Slow summer for property sales across Yorkshire

Monday, 16th July 2018, 9:45 am
Updated Monday, 16th July 2018, 11:00 am

Sales activity in Yorkshire and Humber’s housing market remains subdued, with a slight lift in some areas during June, survey results reveal.

Fewer available rental properties are also likely to impact the property market further in the future, unless new regulations are introduced, say market experts.

The number of new properties coming on to the market, and agreed sales in Yorkshire and the Humber remained flat in June with only 6% and 7% of respondents, respectively, seeing an increase, the latest RICS UK Residential Market Survey shows.

This is the third successive month of a sluggish trend for sales activity in the region. Average stocks in Yorkshire and Humber remain close to historic lows at 39.

Following on from that, the New Buyer Enquiries series, which provides a gauge as to the appetite to acquire property (this series is well correlated with data on mortgage approvals), is showing little reason to expect any uplift.

The number of people looking to buy stayed mildly positive in June with respondents not reporting any notable growth in new buyer enquiries since Summer 2015.

The second half of this year is not expected to see a great change, with the time taken to complete a sale now taking over 20 weeks, the longest across all parts of the UK.

The survey has in the past highlighted a lack of available second-hand stock as a key impediment to the efficient functioning of the market, and the pipeline looks unlikely to improve with new appraisals of property by valuers down on the same period last year.

Looking ahead, Yorkshire and Humber’s chartered surveyors remain optimistic for sales activity in the coming three months, but at the twelve month point are more cautious, with a net balance of +9%.

A lack of activity on the sales side continues to impact prices. Despite an upward trend in prices across Yorkshire, chartered surveyors have reported a flatter picture, with respondents not anticipating much change in the coming three months either.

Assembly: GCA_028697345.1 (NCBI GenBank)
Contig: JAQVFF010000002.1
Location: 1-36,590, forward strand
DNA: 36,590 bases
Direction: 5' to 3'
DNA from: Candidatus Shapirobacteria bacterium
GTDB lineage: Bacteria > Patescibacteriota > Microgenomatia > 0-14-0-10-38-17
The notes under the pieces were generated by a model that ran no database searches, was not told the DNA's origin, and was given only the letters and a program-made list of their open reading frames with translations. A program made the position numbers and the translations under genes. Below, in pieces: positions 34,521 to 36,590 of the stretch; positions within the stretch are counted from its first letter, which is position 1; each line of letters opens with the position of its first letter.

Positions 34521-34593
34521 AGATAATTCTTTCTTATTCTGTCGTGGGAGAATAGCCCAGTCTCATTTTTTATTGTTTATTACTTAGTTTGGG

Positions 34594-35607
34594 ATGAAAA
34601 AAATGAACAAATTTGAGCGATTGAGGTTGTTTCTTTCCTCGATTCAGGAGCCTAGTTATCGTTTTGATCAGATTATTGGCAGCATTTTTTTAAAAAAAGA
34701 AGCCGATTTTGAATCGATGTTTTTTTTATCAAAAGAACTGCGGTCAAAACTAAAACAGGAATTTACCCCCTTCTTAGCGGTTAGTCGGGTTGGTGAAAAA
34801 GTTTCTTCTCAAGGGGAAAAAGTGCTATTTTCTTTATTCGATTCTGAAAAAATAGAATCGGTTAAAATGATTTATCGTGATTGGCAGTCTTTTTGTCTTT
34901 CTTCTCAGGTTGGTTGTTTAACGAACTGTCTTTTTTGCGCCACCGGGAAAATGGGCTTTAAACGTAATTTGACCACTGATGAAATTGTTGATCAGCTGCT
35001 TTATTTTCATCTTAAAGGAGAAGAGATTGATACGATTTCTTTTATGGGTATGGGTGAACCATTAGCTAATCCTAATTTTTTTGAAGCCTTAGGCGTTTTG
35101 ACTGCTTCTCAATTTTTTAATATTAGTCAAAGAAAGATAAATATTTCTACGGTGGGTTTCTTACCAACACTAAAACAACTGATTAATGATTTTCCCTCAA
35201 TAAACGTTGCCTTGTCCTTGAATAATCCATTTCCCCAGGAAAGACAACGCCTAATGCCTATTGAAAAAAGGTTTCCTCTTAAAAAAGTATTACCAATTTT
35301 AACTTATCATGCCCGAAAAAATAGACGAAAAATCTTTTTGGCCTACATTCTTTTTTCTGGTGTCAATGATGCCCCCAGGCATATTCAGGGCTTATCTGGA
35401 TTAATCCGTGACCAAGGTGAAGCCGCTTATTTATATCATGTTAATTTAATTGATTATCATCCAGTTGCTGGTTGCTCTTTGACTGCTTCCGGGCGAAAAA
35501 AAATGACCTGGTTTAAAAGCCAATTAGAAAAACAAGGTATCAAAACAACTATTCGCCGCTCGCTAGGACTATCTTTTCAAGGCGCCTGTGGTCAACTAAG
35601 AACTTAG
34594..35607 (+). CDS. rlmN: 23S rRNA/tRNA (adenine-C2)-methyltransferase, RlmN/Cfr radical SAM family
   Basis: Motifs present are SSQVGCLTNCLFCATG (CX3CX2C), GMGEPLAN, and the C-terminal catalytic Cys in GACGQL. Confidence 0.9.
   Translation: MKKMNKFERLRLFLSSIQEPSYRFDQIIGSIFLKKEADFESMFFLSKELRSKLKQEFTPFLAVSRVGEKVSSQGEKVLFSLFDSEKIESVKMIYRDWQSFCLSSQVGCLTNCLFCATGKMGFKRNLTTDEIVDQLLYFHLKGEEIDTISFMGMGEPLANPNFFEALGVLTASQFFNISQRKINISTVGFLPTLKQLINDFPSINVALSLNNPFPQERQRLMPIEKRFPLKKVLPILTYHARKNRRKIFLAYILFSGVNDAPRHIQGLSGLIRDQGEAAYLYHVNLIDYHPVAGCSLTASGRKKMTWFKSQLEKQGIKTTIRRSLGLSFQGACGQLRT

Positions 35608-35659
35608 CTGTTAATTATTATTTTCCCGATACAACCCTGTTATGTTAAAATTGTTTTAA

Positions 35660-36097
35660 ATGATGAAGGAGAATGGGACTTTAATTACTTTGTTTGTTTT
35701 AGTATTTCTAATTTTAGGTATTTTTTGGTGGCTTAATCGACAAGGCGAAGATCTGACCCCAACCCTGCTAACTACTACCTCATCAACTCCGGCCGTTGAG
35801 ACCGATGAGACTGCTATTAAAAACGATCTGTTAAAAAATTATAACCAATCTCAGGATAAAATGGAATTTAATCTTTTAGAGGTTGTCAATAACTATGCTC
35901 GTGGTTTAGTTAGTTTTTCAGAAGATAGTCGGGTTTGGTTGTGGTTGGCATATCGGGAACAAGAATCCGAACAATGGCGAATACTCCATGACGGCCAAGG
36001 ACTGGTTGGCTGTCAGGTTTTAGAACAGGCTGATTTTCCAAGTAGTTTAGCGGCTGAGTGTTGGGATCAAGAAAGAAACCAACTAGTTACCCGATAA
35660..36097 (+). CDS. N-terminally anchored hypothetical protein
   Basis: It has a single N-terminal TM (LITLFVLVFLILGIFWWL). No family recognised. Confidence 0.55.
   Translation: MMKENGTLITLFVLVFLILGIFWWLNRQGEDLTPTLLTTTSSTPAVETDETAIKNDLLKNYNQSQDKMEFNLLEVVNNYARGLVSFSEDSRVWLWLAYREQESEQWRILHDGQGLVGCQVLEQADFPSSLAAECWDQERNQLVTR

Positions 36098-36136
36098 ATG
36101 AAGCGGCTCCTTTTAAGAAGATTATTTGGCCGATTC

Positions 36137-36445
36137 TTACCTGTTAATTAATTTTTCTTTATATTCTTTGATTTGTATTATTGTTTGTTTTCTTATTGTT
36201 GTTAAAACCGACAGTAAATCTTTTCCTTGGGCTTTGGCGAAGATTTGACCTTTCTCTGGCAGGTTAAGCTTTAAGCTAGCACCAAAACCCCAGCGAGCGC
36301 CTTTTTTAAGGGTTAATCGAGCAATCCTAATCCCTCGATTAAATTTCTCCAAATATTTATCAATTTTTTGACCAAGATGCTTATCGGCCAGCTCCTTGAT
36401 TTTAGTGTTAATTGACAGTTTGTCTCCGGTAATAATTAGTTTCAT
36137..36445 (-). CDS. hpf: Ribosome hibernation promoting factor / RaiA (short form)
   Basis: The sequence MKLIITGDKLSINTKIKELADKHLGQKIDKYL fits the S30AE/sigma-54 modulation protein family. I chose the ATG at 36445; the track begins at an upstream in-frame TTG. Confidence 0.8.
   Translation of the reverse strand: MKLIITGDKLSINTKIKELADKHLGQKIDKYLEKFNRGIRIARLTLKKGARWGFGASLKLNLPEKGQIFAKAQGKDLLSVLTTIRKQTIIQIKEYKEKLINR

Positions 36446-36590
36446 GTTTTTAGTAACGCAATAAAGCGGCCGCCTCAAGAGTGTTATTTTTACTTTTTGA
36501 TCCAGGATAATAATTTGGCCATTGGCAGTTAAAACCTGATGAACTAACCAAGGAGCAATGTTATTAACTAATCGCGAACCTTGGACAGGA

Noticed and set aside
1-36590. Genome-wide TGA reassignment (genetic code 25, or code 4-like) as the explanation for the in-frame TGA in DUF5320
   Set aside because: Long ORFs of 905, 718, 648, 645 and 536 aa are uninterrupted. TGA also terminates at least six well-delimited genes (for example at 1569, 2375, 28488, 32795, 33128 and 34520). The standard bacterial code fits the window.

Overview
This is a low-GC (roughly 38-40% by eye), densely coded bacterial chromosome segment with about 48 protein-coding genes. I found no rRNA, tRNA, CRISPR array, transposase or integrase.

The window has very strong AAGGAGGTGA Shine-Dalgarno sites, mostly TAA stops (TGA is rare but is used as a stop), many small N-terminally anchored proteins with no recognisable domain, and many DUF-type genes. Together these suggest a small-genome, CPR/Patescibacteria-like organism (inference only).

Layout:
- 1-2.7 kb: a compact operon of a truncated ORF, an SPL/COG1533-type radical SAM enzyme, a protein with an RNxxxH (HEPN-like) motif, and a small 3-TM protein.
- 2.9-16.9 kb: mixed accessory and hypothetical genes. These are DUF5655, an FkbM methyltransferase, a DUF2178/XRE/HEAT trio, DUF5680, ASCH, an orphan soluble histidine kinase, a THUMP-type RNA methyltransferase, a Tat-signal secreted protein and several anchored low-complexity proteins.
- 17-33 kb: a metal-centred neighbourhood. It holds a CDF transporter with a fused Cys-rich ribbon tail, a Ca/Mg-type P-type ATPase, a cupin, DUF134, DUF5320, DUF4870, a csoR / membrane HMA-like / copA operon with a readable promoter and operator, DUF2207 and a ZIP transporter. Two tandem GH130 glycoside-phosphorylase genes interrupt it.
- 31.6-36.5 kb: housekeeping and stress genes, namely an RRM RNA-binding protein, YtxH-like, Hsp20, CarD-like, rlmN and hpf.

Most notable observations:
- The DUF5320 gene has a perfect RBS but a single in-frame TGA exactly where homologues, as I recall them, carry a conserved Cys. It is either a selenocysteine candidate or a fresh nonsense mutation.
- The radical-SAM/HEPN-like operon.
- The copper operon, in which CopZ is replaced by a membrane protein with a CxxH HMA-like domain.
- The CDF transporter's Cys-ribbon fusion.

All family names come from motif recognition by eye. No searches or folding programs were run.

New instructions coming through to letting agents has dropped again (a net balance reading of -20%).

This is the eighth consecutive month in which the feedback points to a lower supply of rental properties coming to market. Changes around taxes on investment property has played a part in driving this trend. The Rent Expectations series is pointing to a cumulative average rise of around fifteen per cent over the course of the next five years.

Simon Rubinsohn, RICS Chief Economist, said: “It is hard to see what is going to provide much impetus for activity in the housing market in the near term. Meanwhile the on-going challenges around lifting the delivery pipeline, reflected in last week’s disappointing data on housing starts, is captured in the suspicion in the survey that prices are likely to resume an upward course over the coming year.

"The challenge is also visible in the response of the private lettings market to change to the tax treatment on investment properties. While it is understandable that the government wanted to provide a lift for first time buyers, this may well come at the cost of higher rents as the appeal of buy to let diminishes.”

Geoff White, RICS Policy Manager said: “This is one of the most complicated market situations that we have seen in some time, and with some of the working policy solutions taking a long time to get to market we’re seeing a difficult situation get worse.

“The situation in the Private Rented Sector gives great cause for concern as supply continues to drop. It would appear that new policy on taxes and Stamp Duty have made it so difficult for landlords at a time when the UK needs more homes to rent, that many continue to exit the market.

"A standardised set of regulations would go some way to help ease the life of both those renting and those looking to let, and RICS continues to ask government for greater regulation through adopting the Code of Practice used by RICS professionals and others.

“In the meantime, the government also struggles to reach its house building target. The revised National Planning Policy Framework is to be announced soon but few hold out hope it will achieve its aim of significantly speeding up planning applications and actual delivery. The Prime Minister also tasked Sir Oliver Letwin to review build out rates and alleged land banking. His interim report suggests building a greater mix of tenures – including PRS – is the answer, and we look forward to the final recommendations.

“Faced with the uncertainty around Brexit, recent government changes and a shortage of skilled trades such as bricklayers, as identified by Sir Oliver Letwin, and you can see how the new Housing Minister Kit Malthouse – the eighth person to have that title since 2010 – has his work cut out.”